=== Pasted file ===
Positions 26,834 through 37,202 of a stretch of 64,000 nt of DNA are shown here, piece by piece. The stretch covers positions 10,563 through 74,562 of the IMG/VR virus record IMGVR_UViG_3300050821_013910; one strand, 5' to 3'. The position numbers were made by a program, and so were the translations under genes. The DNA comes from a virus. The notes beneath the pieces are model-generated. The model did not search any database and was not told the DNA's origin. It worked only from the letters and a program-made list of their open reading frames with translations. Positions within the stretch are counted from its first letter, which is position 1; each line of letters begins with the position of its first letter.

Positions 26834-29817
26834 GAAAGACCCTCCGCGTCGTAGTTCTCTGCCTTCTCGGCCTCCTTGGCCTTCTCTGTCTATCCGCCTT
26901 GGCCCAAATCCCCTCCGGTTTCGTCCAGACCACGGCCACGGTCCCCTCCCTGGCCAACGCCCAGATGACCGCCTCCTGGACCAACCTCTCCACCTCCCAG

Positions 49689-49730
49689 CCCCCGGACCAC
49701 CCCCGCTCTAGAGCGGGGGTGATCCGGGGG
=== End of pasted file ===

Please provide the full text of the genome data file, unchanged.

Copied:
Positions 26,834 through 37,202 of a stretch of 64,000 nt of DNA are shown here, piece by piece. The stretch covers positions 10,563 through 74,562 of the IMG/VR virus record IMGVR_UViG_3300050821_013910; one strand, 5' to 3'. The position numbers were made by a program, and so were the translations under genes. The DNA comes from a virus. The notes beneath the pieces are model-generated. The model did not search any database and was not told the DNA's origin. It worked only from the letters and a program-made list of their open reading frames with translations. Positions within the stretch are counted from its first letter, which is position 1; each line of letters begins with the position of its first letter.

Positions 26834-29817
26834 GAAAGACCCTCCGCGTCGTAGTTCTCTGCCTTCTCGGCCTCCTTGGCCTTCTCTGTCTATCCGCCTT
26901 GGCCCAAATCCCCTCCGGTTTCGTCCAGACCACGGCCACGGTCCCCTCCCTGGCCAACGCCCAGATGACCGCCTCCTGGACCAACCTCTCCACCTCCCAG

Positions 49689-49730
49689 CCCCCGGACCAC
49701 CCCCGCTCTAGAGCGGGGGTGATCCGGGGG